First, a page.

By Joseph A. Giannone - Analysis
NEW YORK (Reuters) - Major U.S. banks have a credibility problem.
Citigroup Inc’s repeated assurances that it did not need additional capital, followed by its quick about-face in accepting billions of dollars in aid from the U.S. Treasury, has many investors wondering what other banks are hiding.
“The biggest question is what, as the owner of bank stocks, do you really own?” said Timothy Ghriskey, chief investment officer at Solaris Group. “It’s tough to say this won’t happen again.”
He added, “Financial institutions are leveraged companies, and any time you have a highly leveraged situation, it is based on faith and trust.”
After long insisting it was strong enough to weather plunging markets, Citigroup agreed on Sunday to its second U.S. government bailout package in two months. The bank is selling $20 billion of preferred stock, slashing its dividend and granting warrants.
Citigroup will unload most of the potential losses from $306 billion of risky assets to taxpayers.
One immediate result of Washington’s bailout was a relief rally on Wall Street. The Dow Jones industrial average climbed nearly 5 percent on Monday. Shares of Citibank, which plunged 60 percent last week, climbed 58 percent on Monday to end at $5.95 on the New York Stock Exchange.
“Obviously, our stock price was under a lot of pressure last week, and we wanted to try to address that,” Citi Chief Financial Officer Gary Crittenden told Reuters in an interview on Monday.
Yet the flip-flop is the latest in a series by U.S. banks this year, whose assurances of safety and soundness have been followed soon after by bailouts and rescue financing.
These episodes cast further doubt on statements made by banking executives and, investors said, could hurt the next financier that finds itself under the gun.
“Each time the government or companies admits to a problem, it creates further chinks in what confidence is left,” said David Dietze, who manages money at Point View Financial Services in Summit, New Jersey.
Back in March, Bear Stearns CEO Alan Schwartz and other executives insisted the No. 5 securities firm had ample capital and liquidity, only to see hedge funds drain the firm’s cash in a matter of days. Bear ultimately was sold to JPMorgan Chase at a fire-sale price of $1.5 billion and a $29 billion government backstop.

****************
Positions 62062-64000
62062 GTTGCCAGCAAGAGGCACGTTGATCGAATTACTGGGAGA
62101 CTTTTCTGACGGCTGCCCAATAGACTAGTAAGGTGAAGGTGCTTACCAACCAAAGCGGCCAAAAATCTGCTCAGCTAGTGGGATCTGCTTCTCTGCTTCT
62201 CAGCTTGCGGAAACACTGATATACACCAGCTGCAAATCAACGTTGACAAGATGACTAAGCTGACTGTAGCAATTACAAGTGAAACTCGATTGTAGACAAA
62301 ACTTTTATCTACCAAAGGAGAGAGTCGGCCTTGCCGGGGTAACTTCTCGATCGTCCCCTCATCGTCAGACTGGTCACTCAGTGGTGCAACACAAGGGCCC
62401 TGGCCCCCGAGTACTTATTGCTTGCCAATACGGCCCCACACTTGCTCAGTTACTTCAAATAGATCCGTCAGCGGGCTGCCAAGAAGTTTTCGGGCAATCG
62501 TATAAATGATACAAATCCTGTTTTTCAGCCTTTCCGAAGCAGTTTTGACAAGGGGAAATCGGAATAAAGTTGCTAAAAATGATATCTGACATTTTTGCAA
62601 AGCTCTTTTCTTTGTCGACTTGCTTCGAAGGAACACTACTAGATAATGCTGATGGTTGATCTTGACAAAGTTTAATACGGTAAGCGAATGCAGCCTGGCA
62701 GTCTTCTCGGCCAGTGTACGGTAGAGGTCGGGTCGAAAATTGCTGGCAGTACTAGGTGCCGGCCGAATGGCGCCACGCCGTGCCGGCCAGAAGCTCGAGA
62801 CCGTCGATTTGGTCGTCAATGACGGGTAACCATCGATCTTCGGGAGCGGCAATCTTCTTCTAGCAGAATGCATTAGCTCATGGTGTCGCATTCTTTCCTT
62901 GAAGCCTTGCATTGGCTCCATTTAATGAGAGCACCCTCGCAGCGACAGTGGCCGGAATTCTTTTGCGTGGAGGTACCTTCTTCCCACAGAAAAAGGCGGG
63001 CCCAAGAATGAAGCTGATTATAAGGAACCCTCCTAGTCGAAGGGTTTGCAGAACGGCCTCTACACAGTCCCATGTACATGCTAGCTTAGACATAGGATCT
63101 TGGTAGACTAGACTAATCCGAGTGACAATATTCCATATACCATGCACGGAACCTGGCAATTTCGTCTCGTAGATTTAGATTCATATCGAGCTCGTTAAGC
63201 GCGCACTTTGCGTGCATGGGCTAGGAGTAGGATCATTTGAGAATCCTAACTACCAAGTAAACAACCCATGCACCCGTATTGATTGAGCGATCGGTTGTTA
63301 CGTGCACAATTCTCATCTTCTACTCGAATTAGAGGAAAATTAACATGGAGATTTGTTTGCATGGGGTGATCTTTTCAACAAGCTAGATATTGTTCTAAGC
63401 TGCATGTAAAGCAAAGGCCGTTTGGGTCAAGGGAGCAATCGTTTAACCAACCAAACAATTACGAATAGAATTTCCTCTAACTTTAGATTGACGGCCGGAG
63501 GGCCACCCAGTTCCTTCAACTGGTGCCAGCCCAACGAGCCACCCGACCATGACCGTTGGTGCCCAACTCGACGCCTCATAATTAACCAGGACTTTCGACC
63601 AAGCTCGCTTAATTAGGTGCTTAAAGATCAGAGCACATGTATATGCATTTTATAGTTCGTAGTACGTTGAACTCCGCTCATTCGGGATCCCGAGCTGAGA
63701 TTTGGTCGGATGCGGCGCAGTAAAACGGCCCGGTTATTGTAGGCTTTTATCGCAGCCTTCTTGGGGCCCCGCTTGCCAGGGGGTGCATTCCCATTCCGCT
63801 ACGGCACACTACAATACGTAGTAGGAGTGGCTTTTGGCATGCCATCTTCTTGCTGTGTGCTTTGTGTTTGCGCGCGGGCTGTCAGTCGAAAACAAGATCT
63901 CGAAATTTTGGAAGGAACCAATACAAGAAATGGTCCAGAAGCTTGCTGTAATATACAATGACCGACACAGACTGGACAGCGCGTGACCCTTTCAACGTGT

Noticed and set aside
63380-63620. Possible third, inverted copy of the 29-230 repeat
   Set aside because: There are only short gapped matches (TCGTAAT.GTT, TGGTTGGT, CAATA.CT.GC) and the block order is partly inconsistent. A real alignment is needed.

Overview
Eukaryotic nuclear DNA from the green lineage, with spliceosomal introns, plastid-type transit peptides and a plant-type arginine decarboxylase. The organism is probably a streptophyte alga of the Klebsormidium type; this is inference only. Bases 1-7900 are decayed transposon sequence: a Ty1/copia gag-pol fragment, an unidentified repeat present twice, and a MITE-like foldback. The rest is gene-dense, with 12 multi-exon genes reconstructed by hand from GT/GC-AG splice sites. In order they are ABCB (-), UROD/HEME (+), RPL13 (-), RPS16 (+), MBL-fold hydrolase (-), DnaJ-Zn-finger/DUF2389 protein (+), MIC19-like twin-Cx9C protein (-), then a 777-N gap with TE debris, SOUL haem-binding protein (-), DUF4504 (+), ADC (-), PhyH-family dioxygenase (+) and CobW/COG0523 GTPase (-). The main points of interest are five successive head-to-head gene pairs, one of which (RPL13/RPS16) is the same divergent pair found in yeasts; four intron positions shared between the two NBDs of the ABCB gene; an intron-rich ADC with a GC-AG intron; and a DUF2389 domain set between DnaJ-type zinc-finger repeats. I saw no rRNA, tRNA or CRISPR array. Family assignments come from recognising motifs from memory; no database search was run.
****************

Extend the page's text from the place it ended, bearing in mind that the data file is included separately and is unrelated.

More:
Lehman Brothers CEO Dick Fuld and other executives contended the No. 4 Wall Street bank had plenty of capital and solid assets, waging a war of words with critics who accused it of inflating the value of its illiquid assets. By mid-September, the firm lost the confidence of trading partners and collapsed into bankruptcy.
Likewise, Merrill Lynch chief John Thain repeatedly said the big brokerage had raised more capital than it needed, yet Lehman’s woes showed the vulnerability of a balance sheet burdened by mortgages and other hard-to-trade debt. Merrill rushed into the arms of Bank of America Corp.
Even survivors such as Goldman Sachs CEO Lloyd Blankfein and Morgan Stanley chief John Mack have offered rosy forecasts about the economy and financial markets that proved premature.
Michael Holland of New York money management firm Holland & Co said there are too many legal and regulatory penalties to think executives would willfully misstate their condition.
Even so, most investors said the market conditions have changed so rapidly, and deteriorated in such surprising ways, that executives cannot always be blamed for getting it wrong.
“The facts have been changing very rapidly in these institutions,” Holland said. “When we get a comment from a CEO, we don’t know what the markets will be like tomorrow.”
Not that it makes investors, who have seen their stakes wiped out, feel any better as they look ahead.
Point View’s Dietze observed it was only six weeks ago that the FDIC signed off on a proposed Citi takeover of Wachovia Corp, a struggling regional bank. Yet in that short period of time, Citi went from being a consolidator and rescuer to one of the rescued.
“If the government and the company missed it,” Dietze said, “to what degree can we investors be assured they now have their arms around the problems?”
Additional reporting by Jonathan Stempel and Dan Wilchins, editing by Matthew Lewis